There are other concerns too, like the current belief that small farm-holdings make no sense. There are good examples in the country where successful experiments have proved that a small farmer-family can subsist with dignity and enough earning even on small plots of land if traditional methods of farming are followed to the hilt.
Of course, agricultural science has scored many advances in the past century. Crops are almost always high-yielding and fast-growing. Fertilisers and pesticides, too, are available, though at an astronomical pricing, market mandis also are doing a roaring business.
Yet, the farmer is in a continued distress, no matter the politically-driven exhibitions and shows and rallies. Villages are going drier every passing year. Young people from rural communities are rushing to cities and farming is suffering greatly besides the decline in the quality of rural culture. Why does this happen despite all so-called advances? Why is Indian agriculture has been sliding down the prosperity ladder all these years?
There are two possibilities: Either the country does not know the answer to all these troubling questions, or it knows the answers but does not have the courage to rise above the temptation of consumerist and corporate culture in which individual farmer has no space -- and therefore no respect.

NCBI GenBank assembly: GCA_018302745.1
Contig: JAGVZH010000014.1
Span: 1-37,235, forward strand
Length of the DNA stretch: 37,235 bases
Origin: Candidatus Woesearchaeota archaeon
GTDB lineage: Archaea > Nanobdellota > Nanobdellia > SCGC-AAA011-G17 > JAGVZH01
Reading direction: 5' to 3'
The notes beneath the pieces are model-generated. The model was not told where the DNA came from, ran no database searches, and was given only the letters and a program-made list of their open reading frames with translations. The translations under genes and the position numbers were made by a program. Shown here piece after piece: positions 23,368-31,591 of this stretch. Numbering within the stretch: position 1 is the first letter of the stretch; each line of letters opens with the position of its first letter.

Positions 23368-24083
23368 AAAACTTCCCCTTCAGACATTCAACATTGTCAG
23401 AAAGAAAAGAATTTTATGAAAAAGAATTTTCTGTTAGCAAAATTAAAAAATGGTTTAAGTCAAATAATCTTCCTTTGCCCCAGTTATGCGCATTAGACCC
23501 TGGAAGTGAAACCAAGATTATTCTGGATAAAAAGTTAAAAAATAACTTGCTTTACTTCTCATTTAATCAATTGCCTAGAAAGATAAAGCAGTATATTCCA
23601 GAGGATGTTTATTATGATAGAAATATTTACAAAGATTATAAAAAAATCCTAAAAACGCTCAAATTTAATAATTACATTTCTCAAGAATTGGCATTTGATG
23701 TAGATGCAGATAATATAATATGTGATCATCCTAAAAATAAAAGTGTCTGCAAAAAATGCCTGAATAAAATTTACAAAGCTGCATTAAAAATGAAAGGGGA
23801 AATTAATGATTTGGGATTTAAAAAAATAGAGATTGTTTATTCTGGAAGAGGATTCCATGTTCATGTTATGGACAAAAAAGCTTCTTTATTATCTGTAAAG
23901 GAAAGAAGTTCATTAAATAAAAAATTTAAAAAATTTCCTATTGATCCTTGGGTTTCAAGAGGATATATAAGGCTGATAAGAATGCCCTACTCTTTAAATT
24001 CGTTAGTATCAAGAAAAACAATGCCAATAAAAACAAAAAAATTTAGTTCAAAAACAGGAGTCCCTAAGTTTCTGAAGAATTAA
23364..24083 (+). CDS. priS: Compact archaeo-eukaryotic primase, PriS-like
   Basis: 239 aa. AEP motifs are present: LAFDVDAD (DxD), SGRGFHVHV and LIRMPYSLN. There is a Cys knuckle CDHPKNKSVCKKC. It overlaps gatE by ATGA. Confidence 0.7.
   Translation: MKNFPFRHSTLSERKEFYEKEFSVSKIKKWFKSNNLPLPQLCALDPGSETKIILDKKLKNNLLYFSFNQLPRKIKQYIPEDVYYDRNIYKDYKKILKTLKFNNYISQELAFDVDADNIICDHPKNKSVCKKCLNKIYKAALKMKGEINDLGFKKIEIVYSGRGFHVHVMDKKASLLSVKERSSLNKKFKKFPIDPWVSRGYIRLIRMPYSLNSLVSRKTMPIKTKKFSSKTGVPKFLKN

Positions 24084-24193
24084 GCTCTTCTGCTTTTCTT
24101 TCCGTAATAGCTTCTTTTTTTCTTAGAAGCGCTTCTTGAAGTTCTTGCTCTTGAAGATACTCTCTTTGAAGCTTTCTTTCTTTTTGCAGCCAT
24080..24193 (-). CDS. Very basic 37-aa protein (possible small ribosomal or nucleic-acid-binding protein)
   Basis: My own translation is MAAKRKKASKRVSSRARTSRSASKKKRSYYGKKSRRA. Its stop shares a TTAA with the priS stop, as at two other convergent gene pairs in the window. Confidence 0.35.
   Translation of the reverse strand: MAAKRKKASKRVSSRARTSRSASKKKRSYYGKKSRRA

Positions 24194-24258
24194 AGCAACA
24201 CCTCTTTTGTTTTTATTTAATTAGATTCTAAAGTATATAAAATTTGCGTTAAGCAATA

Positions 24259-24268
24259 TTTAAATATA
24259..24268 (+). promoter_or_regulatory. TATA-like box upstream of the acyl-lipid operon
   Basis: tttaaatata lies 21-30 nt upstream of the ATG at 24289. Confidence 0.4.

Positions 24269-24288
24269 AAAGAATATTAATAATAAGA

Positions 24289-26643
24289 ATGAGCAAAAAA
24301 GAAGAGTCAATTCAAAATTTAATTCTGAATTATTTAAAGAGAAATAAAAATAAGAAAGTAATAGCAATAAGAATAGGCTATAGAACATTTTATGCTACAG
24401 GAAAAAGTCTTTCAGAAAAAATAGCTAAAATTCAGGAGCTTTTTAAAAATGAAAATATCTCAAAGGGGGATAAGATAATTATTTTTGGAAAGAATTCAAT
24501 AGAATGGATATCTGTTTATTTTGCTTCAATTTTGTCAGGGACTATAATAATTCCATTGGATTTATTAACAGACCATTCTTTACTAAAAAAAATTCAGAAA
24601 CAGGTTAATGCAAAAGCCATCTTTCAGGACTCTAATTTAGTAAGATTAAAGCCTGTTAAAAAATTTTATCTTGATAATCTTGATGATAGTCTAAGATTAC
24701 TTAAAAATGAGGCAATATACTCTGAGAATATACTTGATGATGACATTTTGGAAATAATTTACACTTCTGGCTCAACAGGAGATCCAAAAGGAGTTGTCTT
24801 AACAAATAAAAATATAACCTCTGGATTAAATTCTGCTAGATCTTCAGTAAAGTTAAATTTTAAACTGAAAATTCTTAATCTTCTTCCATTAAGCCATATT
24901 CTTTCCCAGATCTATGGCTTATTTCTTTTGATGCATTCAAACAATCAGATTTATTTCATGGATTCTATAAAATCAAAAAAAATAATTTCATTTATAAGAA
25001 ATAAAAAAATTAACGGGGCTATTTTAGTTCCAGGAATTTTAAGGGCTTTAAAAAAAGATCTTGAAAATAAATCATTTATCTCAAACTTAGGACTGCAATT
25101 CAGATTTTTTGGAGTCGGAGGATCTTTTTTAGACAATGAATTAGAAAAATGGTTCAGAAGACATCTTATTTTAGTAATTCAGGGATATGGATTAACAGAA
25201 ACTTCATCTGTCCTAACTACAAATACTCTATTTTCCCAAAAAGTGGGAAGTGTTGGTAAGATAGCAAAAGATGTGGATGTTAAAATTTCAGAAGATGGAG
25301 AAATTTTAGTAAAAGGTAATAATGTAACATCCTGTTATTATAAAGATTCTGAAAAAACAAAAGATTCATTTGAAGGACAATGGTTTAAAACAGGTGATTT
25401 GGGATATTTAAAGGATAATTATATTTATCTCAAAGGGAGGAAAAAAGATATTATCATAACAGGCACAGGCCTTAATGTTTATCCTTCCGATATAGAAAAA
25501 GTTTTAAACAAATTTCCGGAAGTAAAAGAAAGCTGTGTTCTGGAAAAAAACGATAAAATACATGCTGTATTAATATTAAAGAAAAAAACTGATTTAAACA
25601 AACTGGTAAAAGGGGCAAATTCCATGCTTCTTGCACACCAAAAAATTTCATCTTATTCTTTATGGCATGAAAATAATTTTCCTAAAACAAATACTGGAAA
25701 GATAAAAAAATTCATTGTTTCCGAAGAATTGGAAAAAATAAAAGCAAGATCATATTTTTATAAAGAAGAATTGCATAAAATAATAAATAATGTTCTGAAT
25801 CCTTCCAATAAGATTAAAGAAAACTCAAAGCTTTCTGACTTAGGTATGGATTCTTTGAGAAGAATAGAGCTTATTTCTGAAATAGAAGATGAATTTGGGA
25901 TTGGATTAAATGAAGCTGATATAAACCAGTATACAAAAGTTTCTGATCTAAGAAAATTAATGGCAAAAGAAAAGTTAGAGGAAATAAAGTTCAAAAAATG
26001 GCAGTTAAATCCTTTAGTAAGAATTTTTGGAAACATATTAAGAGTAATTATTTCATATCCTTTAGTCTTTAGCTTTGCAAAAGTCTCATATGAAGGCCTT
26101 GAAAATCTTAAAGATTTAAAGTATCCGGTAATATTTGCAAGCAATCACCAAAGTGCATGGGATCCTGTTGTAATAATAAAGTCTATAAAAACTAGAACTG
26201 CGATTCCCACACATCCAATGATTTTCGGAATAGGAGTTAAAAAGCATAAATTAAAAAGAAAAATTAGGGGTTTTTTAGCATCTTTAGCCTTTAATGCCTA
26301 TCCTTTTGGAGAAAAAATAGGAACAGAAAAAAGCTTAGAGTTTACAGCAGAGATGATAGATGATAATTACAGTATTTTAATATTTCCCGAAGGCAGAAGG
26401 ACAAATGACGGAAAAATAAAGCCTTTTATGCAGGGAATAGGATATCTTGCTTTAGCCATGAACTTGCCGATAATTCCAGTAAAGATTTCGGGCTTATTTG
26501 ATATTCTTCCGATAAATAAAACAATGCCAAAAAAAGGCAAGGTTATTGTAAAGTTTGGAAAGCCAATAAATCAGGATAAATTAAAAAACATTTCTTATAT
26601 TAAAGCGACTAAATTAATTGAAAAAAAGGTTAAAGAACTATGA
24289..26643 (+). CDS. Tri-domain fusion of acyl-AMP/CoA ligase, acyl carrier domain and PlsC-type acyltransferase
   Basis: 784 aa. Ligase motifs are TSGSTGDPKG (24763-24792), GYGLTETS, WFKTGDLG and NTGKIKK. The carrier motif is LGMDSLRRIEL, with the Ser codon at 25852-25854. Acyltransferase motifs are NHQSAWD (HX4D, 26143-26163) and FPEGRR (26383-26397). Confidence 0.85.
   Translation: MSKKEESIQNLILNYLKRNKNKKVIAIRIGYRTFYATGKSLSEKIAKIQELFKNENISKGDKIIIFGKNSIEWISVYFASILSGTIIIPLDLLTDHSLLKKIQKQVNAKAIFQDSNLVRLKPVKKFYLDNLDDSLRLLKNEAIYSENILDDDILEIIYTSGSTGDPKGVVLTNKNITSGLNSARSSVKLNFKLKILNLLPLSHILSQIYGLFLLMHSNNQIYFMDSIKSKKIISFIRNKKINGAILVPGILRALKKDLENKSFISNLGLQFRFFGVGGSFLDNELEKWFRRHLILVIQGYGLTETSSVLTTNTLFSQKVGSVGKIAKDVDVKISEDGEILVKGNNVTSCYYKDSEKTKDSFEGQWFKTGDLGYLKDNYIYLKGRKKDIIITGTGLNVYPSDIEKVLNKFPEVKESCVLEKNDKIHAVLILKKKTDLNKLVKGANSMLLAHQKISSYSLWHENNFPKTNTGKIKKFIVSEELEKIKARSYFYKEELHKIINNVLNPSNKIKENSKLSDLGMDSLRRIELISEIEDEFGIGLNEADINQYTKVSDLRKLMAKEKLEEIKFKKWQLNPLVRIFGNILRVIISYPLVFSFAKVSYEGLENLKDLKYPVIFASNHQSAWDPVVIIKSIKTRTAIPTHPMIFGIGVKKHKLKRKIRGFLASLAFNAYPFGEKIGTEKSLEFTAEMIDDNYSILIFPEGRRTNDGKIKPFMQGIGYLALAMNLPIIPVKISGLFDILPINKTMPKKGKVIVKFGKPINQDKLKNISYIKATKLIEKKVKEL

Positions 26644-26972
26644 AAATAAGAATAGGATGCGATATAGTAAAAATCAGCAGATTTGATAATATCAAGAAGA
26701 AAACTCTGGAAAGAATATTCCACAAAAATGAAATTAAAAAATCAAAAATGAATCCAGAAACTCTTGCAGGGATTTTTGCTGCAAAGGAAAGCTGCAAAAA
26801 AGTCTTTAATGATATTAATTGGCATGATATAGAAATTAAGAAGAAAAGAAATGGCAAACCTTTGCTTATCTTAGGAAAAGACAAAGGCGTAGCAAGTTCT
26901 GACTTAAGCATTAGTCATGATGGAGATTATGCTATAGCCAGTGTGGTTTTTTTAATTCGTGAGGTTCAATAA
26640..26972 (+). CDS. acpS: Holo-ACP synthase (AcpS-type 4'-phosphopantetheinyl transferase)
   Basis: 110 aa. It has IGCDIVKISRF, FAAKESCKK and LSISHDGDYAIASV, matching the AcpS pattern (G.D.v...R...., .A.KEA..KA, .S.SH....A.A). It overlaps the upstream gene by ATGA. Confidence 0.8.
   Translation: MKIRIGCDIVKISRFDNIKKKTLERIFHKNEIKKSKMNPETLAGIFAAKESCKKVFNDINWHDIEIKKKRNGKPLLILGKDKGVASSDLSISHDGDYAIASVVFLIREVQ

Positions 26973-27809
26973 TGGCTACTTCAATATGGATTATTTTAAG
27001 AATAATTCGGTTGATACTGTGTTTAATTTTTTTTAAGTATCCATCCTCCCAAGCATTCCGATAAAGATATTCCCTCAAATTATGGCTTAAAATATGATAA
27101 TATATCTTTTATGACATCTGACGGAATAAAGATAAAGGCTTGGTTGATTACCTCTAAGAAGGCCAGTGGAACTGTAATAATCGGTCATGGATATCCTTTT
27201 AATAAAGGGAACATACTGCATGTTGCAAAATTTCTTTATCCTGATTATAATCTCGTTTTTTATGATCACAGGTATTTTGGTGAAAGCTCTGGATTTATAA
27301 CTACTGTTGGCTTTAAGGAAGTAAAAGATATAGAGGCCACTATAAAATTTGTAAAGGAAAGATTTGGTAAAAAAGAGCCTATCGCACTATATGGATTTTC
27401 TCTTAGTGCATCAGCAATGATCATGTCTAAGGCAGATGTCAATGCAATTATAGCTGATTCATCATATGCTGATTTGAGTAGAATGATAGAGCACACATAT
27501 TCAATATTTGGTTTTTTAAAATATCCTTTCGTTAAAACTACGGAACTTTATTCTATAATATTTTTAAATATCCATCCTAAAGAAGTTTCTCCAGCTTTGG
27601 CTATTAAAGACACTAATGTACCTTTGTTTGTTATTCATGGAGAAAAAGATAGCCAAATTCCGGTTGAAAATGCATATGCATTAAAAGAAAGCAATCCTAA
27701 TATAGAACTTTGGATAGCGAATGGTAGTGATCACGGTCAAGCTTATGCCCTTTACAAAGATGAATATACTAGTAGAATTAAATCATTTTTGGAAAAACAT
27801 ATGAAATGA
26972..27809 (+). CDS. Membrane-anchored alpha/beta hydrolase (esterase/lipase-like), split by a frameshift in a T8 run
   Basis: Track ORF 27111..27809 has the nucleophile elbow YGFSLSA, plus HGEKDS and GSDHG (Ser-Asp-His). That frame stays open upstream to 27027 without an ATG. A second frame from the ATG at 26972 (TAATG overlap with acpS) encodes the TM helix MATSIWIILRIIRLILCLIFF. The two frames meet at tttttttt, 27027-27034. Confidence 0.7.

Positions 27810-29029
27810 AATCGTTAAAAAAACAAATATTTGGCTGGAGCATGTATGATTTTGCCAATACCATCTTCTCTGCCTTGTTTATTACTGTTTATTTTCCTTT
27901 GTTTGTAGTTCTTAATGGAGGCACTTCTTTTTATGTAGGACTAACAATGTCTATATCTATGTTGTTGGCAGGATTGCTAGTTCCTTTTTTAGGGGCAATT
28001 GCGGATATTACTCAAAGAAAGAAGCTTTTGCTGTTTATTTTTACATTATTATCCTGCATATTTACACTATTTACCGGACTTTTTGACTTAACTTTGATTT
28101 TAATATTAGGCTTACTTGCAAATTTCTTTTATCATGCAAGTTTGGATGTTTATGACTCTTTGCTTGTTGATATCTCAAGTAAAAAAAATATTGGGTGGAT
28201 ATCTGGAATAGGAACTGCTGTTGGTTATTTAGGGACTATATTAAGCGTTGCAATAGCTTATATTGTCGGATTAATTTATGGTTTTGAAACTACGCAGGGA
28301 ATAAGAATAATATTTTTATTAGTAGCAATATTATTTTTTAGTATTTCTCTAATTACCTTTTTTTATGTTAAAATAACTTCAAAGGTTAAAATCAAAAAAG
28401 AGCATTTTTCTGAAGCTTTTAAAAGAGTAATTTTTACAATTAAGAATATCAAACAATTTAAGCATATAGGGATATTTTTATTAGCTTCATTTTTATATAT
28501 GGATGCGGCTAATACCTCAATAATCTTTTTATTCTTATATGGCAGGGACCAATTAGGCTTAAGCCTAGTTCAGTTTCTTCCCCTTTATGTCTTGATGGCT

Even at the cost of repetition, it must be stated that agriculture education has failed miserably because it does not motivate young people to take to agriculture as life’s profession and advocation. Some agricultural graduates do gravitate back to farming, but their number is abysmally small. Most seek jobs and somehow lose connect with agri-culture. This problem has been brought up in public discourse time and again, but only to be brushed aside by wizards of politics and commercial interests.
True, agricultural science has evolved over time. But there also is another reality that the soil has been steadily losing its vitality, virtuosity, virility -- just because we lost a sense of proportion about the use of fertilisers and pesticides. We do have great yields for sometime, and then the those start declining, pushing us to add fuller dosage of chemicals and fertilisers -- and destroy the soil all the more.
And this is not being written out of a bias; this is being written on the basis of a lot of research work by many people. And when such facts emerge in public domain, the so-called experts look the other way, as if unwilling to face the ugly reality of their making. And when farming becomes such a terrible proposition of multiple dimensions, young people in villages turn away from agriculture, desert their homes and communities, and rush away in search of any job that is not even half as good as the ones on agricultural farms.
How does the Government intend to face this issue? Does it really have a genuine blue-print to sort out the ugly problem? At this moment, it appears that we are staring at a problem without a solution.
Is that really so?